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Brain Injury Suicide Victim’s Case Now Before the Courts

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San Diego, CABrain injury involving professional football players has been finding increased traction the last few years, and is especially palpable during Super Bowl season. While the big game has come and gone, concern over concussions in professional sports and particularly professional football remains. And an event that had the entire football world reeling in the spring of 2012 is now about to reverberate through the courts.

To that end, the family of the late Junior Seau has filed a wrongful death brain injury lawsuit against the National Football League (NFL) as well as a prominent helmet manufacturer. Among the allegations are circumstances that may have directly or indirectly led to the popular NFL star taking his own life in May of last year. The plaintiffs believe that Seau’s tragic suicide was the result of brain trauma incurred from a 20-year career in the NFL.

Concussions have historically been a part of professional football. However, until recently, it is alleged that little attention was paid to the outcome of concussions left untreated. Football players were judged against their stamina to “get back in the game,” regardless of the severity of a hit occurring just minutes before.

Studies of the brains of former professional sports players who died with their brains intact, and left to be analyzed and examined through the latest in medical science, have uncovered a trend - the appearance of chronic traumatic encephalopathy, or CTE. Abnormalities associated with CTE have been linked to behavioral changes, among other issues stemming from untreated or ill-treated brain trauma.

Prior to Seau taking his own life on May 2, 2012, his family states that Seau suffered from depression, insomnia, anxiety, alcoholism, gambling and sex addictions. He was also struggling with business failures and was near bankruptcy, according to The San Diego Union-Tribune (1/24/13).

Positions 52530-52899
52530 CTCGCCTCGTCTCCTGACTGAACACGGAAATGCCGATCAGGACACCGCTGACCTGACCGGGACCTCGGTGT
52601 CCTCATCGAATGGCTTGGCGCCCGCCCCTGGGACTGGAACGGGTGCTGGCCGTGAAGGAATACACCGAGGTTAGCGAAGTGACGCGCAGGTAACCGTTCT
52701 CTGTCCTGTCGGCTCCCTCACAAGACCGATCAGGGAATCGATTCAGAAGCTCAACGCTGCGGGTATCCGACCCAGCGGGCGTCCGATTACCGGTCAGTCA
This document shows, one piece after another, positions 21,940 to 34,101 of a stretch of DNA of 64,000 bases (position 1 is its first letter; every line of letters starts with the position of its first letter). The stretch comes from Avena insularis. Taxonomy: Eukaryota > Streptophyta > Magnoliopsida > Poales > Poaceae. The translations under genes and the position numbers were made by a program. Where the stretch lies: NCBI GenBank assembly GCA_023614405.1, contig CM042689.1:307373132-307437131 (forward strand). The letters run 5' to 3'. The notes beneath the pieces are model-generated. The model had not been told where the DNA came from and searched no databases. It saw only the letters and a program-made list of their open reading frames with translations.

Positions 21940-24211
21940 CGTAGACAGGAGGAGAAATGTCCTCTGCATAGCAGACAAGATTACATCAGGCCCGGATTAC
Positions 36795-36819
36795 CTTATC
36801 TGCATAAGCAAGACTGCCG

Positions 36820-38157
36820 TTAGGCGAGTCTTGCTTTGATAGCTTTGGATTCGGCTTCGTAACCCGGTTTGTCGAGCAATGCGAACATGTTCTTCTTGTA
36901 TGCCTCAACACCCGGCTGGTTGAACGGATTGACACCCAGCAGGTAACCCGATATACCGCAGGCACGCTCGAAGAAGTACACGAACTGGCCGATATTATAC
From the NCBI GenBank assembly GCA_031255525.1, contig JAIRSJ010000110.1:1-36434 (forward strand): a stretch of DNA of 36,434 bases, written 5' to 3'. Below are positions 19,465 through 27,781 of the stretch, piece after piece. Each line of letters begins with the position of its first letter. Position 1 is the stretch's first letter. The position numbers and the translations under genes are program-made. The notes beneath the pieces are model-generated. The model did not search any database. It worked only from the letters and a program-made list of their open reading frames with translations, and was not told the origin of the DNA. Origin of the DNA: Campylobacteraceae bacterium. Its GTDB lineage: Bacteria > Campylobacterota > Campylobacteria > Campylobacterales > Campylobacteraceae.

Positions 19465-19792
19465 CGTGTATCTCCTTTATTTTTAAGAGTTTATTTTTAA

Tellingly, Seau died of a self-inflicted gunshot wound to the chest. At least one other professional football player took his own life in similar fashion, sparing the brain from damage and allowing for scientific analysis. Following the tragedy, Seau’s family donated his brain to the National Institutes of Health. As the result of analysis, abnormalities were duly found.

The brain injury lawsuit was filed January 23, 2013, in California State Superior Court in San Diego. According to claims made and implied in the lawsuit, filed with the help of their brain injury lawyer, “the NFL knew for decades of the harmful effects of subconcussive and concussive injuries on a player’s brain,” the lawsuit states, further alleging that the league “actively concealed these facts from the players and the public.

“The NFL knew or suspected that any rule changes that sought to recognize that link (to brain disease) and the health risk to NFL players would impose an economic cost that would significantly and adversely change the profit margins enjoyed by the NFL and its teams,” the lawsuit states.

The Seau family is also going after Riddell Inc., official supplier of helmets to the NFL since 1989. The suit claims that Riddell was “negligent in their design, testing, assembly, manufacture, marketing and engineering of the helmets” used by NFL players.

Seau, 43 at the time of his death, was married and left four children.

In studying Seau’s brain and the potential aftereffects of traumatic brain injury, Dr. Ann McKee noted that it may never be known if Seau’s erratic behavior and other problems were caused soley by CTE. “People are complicated,” said the professor of neurology and pathology at Boston University, who is also co-director of the school’s Center for the Study of Traumatic Encephalopathy, in comments published in the Union-Tribune. “Who knows how much is just Junior? But CTE is a factor.”

Dr. Barry Jordan, the director of the brain injury program at the Burke Rehabilitation Hospital in White Plains, New York, and a renowned neurologist who studies brain trauma in athletes, had this to say about such brain injury cases: “We never will definitely know but the behavioral changes that [Seau] was experiencing could very well be secondary to CTE. The behavioral dysfunction may be one of the early signs of CTE, so it is possible.”

Since the suicide of pro football’s Andre Waters in 2006, almost every pro football player whose brain has been studied posthumously has shown signs of CTE. The brain injury lawsuit tally, to date, has eclipsed 4,000, and remains the largest class-action lawsuit in professional sports.


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